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Maniac Cop 2 - Collector's Edition
Release Date(s)1990 (November 19, 2013)
Like a lot of sequels, Maniac Cop 2 picks up where the original film left off. We learn that Cordell (the maniac cop in question) survived his deadly encounter at the end of the first film and he’s still out for revenge against the people who’ve wronged him. With a higher budget, the filmmakers were able to pull off a few new things and create a terrific sequel, one that many feel is better than the original.
Like the last film, the cast is pretty great. Unfortunately, there’s no Tom Atkins this time around, but we do get Bruce Campbell and Laurene Landon back, albeit briefly. Robert Z’Dar returns to the title role, but we also get the great Robert Davi, Claudia Christian, Michael Lerner, small parts featuring Charles Napier and Clarence Williams III, and in one of the main roles, Leo Rossi. You can also spot Sam Raimi again, as well as Frank Pesce and Danny Trejo if you’re paying close enough attention.
As I stated previously, many people feel that Maniac Cop 2 is superior to its predecessor, including the director himself, who feels that it’s his finest film. I think I would have to disagree, especially when watching these films back to back. The film is enjoyable enough and has some great moments and characters in it, including Leo Rossi’s character, but the drama doesn’t seem to have as much teeth as the first film. The main reason for that is the fact that they have to embellish on Cordell’s backstory a bit more, and in the process, we begin to feel more sympathy for his character than necessary. To me, this is usually the mistake that sequels to movies of this type tend to make. The less threatened we as an audience feel toward the killer, the less effective the killer is for the tension. But on the plus side, there’s definitely some more memorable moments this time around, including some great car chases, fire stunts and some other nice set pieces. Even with its problems, Maniac Cop 2 is still a lot of fun. It’s not nearly as tense as the first, at least to me, but you can’t overlook it completely. It’s also surprising to me that a sequel got made in the first place, considering that the first film didn’t even recoup its cost, nor garner favorable reviews from critics. Even the budget was higher than the first film, which doesn’t seem to happen to that often either, especially for cult films. All in all, it’s definitely the second-best film in the series to me and a worthy follow-up to a great B movie.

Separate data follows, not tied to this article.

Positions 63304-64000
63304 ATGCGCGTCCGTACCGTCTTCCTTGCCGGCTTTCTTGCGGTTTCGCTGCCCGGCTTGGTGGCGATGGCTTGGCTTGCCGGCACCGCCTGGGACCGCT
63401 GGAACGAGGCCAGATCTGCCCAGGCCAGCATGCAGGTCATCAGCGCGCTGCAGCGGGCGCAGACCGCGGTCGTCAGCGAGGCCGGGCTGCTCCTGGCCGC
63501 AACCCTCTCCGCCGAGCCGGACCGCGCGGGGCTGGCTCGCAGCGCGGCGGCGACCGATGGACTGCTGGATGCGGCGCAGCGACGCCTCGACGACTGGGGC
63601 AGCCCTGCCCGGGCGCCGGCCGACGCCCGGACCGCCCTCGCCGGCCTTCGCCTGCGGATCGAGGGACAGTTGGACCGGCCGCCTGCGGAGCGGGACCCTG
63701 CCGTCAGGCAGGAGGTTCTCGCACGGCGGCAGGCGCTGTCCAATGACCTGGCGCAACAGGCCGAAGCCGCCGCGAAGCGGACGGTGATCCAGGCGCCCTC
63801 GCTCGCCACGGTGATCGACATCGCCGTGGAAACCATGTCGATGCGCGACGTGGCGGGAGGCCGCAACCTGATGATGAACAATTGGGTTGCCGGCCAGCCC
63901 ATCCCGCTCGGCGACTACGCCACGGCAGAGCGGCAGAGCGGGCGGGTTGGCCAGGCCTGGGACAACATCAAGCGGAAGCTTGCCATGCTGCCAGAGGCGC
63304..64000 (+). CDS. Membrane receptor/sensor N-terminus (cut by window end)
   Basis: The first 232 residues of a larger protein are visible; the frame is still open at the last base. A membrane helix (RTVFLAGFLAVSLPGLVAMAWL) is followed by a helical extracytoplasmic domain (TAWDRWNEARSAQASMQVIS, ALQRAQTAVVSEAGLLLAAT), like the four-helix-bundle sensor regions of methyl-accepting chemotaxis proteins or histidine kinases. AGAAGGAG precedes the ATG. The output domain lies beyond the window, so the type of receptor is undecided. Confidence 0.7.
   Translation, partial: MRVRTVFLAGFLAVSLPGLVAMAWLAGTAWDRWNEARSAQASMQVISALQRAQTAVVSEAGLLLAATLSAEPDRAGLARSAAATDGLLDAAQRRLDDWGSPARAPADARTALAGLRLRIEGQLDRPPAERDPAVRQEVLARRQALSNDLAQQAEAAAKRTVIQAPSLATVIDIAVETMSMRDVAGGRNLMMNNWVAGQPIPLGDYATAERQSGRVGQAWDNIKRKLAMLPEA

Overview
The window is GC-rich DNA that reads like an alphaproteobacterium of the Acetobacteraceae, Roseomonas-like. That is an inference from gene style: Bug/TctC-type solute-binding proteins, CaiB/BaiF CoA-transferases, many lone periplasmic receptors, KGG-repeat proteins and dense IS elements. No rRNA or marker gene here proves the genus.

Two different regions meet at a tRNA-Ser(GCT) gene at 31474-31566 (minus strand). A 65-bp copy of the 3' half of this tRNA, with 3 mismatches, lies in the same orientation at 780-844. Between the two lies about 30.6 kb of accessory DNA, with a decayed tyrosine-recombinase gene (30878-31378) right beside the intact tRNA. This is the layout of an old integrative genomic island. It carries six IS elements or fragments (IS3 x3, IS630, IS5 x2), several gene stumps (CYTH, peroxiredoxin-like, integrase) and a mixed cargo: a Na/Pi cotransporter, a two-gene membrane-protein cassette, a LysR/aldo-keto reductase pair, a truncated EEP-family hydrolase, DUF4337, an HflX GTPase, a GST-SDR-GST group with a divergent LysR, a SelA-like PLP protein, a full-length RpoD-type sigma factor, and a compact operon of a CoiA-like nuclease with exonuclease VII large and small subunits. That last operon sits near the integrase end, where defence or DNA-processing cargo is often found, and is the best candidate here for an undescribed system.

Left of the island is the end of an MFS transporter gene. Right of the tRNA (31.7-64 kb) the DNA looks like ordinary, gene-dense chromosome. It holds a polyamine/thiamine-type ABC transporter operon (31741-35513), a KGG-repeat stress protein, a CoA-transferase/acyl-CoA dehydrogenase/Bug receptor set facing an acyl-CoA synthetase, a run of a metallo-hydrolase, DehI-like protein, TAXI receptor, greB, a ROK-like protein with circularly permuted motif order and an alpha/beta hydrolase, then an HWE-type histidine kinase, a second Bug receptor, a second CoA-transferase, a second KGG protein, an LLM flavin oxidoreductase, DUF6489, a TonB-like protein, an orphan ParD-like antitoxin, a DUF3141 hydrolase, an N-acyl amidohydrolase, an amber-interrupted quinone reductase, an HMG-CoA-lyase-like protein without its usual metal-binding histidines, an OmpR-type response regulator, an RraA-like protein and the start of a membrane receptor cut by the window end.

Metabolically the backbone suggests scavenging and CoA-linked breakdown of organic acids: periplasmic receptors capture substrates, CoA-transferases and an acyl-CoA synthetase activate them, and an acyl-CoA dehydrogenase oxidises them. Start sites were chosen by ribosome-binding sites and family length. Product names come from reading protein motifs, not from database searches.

The film’s Blu-ray transfer, courtesy of Blue Underground, is jaw-droppingly excellent. Sourced from a 4K scan of the original negative, this is one of the best-looking presentations I’ve ever seen for a low budget horror film. Fine detail is absolutely abundant and a nice even level of film grain runs throughout the film. Colors are well-balanced, as are skin tones, and blacks are spectacularly deep. Contrast and brightness are also well-balanced. There are no unnatural anomalies to speak of either; none in the original film elements or the final presentation. Overall, this is a top notch and all-around impressive-looking Blu-ray transfer. The same goes for the audio presentation, which comes in four options: English 7.1 DTS-HD, English 5.1 and 2.0 Dolby Digital, and an isolated 2.0 DTS-HD music track. Sadly the film’s original soundtrack is presented in lossy quality, but the 7.1 track more than makes up for it. It makes use of the speaker set-up remarkably well with amazingly quality. Dialogue is always crisp and clean, as are the sound effects and score. Surround activity, especially ambience, is great, and the film’s score is mixed well into the proceedings. Even the LFE has plenty to do. The bottom line here is that this is an all-around gorgeous presentation, one that isn’t hampered by its low budget limitations at all. Being that this is a region-free release, there are a multitude of subtitle options for those who might need them.
Even the extras are fantastic on this release. First up is an audio commentary with director William Lustig and filmmaker Nicolas Winding Refn (a friend of Lustig’s, I’m assuming), the Back on the Beat: The Making of Maniac Cop 2 documentary, a Cinefamily Q&A with William Lustig, a deleted scene, the film’s theatrical trailers, a poster & still gallery, a D-Box Motion Code option, and an Easter egg (hidden on the extras menu) featuring a Movie Time Review of the film. On the DVD release, you’ll find all English Dolby Digital sound options, the same subtitle options and the same extras. So, whichever disc you pop in, you won’t be missing out on any bonus content.
Blue Underground really put the extra money into putting out a top tier release of a cult classic, and it shows in every category. Maniac Cop 2 is an amazing Blu-ray release. Fans of the series should be more than satisfied with its content, and new fans coming in should find plenty to enjoy. Highly recommended!
- Tim Salmons